The transport industry is worried about being hit in the pocket following yet another damning report on the NZ Transport Agency. 

The long awaited review released on Wednesday said the agency had focused on building roads ahead of safety, and Transport Minister Phil Twyford announced $45m to boost the agency's regulatory work, along with changes to the way it would be funded in future. 

Road Transport Forum chief executive Nick Leggett said those proposals, which included recovering a fairer proportion of costs from a wider group of road users, could see the a pendulum swing into over-regulation and more expense put on road users 

"We're concerned that throwing more money into regulation will see investment in road maintenance suffer. "

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The industry already paid its share through road user charges, and any increase in costs for operators would be passed on to consumers and have an impact on the broader economy, Leggett said.

Motor Trade Association chief executive Craig Pomare was delighted to see more emphasis on vehicle safety, but he said prices for vehicle warrants and certificates of fitness may rise by about $5 as inspectors had to meet higher standards.

An agency crack down on inspections over the past year has led to more than 73,000 vehicles requiring WOF and COF  rechecks, and the agency has estimated if may have to pay out a further $13.5m for rectification of non-compliant vehicles.

Pomare said it was madness that some inspecting organisations had no public liability insurance and he is pleased the agency board plans to tighten this requirement

The Ministry of Transport is responsible for monitoring the NZTA's performance and a review by consultants MartinJenkins was critical of the MOT's "light touch" oversight.

It said relationships between the MOT monitoring team and NZTA leadership were "quite fraught" and NZTA engaged in "obstructive tactics," vigorously challenging assessments, withholding information, or burying the monitor under a deluge of information.

In the past there had also been "significant pressure" to change monitoring reports going to the NZTA board and to "tone down" reports to the Minister.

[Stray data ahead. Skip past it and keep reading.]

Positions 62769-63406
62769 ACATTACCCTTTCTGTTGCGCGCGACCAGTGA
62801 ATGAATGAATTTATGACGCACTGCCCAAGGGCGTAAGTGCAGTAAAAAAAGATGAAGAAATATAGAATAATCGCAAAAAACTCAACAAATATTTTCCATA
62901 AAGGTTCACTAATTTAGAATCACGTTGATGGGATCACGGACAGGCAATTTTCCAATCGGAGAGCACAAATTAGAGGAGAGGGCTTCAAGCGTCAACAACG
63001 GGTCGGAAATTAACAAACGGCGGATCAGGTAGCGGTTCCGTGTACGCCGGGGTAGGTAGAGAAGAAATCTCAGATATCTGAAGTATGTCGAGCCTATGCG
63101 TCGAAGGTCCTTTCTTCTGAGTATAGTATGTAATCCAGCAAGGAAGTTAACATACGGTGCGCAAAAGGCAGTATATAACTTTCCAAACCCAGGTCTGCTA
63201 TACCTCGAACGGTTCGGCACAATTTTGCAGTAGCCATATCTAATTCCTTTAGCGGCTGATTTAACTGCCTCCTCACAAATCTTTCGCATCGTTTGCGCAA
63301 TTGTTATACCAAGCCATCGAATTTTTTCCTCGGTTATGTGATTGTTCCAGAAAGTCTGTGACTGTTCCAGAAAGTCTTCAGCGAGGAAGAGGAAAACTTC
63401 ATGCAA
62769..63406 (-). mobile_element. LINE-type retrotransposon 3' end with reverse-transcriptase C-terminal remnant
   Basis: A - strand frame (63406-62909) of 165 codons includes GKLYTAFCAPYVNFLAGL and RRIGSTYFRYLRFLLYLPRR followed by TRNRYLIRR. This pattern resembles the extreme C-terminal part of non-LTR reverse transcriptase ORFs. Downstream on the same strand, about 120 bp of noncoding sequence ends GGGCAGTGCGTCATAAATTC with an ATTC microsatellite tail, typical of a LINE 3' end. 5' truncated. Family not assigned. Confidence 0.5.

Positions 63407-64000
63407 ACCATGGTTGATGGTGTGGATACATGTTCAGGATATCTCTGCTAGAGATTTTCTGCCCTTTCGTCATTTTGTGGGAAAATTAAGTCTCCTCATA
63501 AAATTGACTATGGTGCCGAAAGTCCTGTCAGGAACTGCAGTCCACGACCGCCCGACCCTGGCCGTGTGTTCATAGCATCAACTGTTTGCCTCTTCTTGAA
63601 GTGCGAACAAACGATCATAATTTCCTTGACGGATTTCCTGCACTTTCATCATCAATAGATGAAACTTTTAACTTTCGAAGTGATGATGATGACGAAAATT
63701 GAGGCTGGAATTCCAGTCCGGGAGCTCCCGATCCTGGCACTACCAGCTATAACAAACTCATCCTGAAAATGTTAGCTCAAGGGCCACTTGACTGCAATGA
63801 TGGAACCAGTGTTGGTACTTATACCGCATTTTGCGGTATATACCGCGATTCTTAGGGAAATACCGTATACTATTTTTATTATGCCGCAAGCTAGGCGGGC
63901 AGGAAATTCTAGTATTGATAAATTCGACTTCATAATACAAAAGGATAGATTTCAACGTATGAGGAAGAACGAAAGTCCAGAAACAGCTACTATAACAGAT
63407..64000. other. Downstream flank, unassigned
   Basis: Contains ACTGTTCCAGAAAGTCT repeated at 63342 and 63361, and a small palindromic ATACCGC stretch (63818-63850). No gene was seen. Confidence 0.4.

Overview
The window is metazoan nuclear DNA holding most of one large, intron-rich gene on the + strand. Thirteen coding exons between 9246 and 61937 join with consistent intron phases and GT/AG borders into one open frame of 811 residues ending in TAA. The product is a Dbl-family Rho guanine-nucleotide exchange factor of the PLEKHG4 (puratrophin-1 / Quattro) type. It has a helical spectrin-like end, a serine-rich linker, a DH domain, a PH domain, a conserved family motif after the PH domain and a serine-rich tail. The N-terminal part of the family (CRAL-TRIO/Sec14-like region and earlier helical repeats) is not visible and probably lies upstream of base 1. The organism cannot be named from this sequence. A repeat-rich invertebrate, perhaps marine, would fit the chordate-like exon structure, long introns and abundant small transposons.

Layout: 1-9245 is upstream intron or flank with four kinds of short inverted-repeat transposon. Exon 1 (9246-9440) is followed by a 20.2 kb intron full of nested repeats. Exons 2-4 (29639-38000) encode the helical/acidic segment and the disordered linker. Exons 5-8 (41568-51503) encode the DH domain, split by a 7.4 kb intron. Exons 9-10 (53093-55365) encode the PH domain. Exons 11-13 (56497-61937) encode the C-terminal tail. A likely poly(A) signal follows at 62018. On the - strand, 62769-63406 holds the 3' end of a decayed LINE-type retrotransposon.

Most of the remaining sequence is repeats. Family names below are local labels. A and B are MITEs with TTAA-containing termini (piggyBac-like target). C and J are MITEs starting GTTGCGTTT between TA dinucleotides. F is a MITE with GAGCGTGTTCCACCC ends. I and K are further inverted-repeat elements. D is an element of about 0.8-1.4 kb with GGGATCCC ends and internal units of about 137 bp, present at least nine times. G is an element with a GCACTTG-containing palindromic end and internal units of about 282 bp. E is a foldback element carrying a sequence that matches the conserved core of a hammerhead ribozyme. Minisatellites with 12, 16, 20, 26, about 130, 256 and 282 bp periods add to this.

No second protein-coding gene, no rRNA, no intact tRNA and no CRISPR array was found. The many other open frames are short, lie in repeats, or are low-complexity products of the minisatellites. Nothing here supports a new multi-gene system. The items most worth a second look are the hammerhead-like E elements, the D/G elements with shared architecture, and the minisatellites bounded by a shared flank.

Leggett said news of this was of huge concern, but he was confident the MOT and NZTA had "picked up the pieces."

The report also found that although it had improved in recent years, there had been a  "challenging" relationship between the police and agency staff responsible for enforcing commercial vehicle safety regulations. 

It said NZTA was concerned that police were not being held sufficiently accountable for the services they were required to deliver.

Agency staff commented that the police received about $320m in what was the largest government-funded contract for services, but not all the funding was being used for road policing activities.

Police, on the other hand, felt they were being pushed to do "volume work rather than impact work," and that quality was suffering under pressure to be more efficient. 

Transport Minister Phil Twyford has asked officials to report back to him and the Minister of Police by December on opportunities to improve commercial vehicle enforcement.

Leggett said safety should always be a priority, but the emphasis should be on catching those who were "wilfully non-compliant," and the NZTA's archaic computer system made it difficult to interpret data and identify risks.

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The review said NZTA registers for motor vehicle registration, driver licensing, and road user charges were "near collapse" before an upgrade and there were still problems.

Warrant of fitness stickers were not tracked and it was possible to fraudulently register a vehicle as a farm vehicle and then change the class at the post office to a passenger vehicle. 

There was no alert if someone who had lost their licence request an inspection for a vehicle they technically could not drive. 

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